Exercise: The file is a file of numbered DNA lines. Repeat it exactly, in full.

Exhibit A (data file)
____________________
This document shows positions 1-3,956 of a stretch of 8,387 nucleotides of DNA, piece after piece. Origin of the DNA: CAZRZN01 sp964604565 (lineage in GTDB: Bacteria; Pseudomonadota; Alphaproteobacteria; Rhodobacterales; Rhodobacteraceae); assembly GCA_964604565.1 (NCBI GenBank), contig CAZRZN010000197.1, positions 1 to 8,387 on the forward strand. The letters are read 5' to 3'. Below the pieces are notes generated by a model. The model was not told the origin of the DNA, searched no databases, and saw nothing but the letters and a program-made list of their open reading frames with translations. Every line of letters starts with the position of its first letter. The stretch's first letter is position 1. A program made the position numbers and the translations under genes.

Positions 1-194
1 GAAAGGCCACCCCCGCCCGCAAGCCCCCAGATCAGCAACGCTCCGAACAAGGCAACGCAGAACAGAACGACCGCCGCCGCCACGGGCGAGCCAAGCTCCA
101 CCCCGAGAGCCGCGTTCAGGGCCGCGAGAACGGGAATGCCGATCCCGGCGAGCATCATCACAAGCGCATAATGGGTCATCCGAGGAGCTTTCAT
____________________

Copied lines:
This document shows positions 1-3,956 of a stretch of 8,387 nucleotides of DNA, piece after piece. Origin of the DNA: CAZRZN01 sp964604565 (lineage in GTDB: Bacteria; Pseudomonadota; Alphaproteobacteria; Rhodobacterales; Rhodobacteraceae); assembly GCA_964604565.1 (NCBI GenBank), contig CAZRZN010000197.1, positions 1 to 8,387 on the forward strand. The letters are read 5' to 3'. Below the pieces are notes generated by a model. The model was not told the origin of the DNA, searched no databases, and saw nothing but the letters and a program-made list of their open reading frames with translations. Every line of letters starts with the position of its first letter. The stretch's first letter is position 1. A program made the position numbers and the translations under genes.

Positions 1-194
1 GAAAGGCCACCCCCGCCCGCAAGCCCCCAGATCAGCAACGCTCCGAACAAGGCAACGCAGAACAGAACGACCGCCGCCGCCACGGGCGAGCCAAGCTCCA
101 CCCCGAGAGCCGCGTTCAGGGCCGCGAGAACGGGAATGCCGATCCCGGCGAGCATCATCACAAGCGCATAATGGGTCATCCGAGGAGCTTTCAT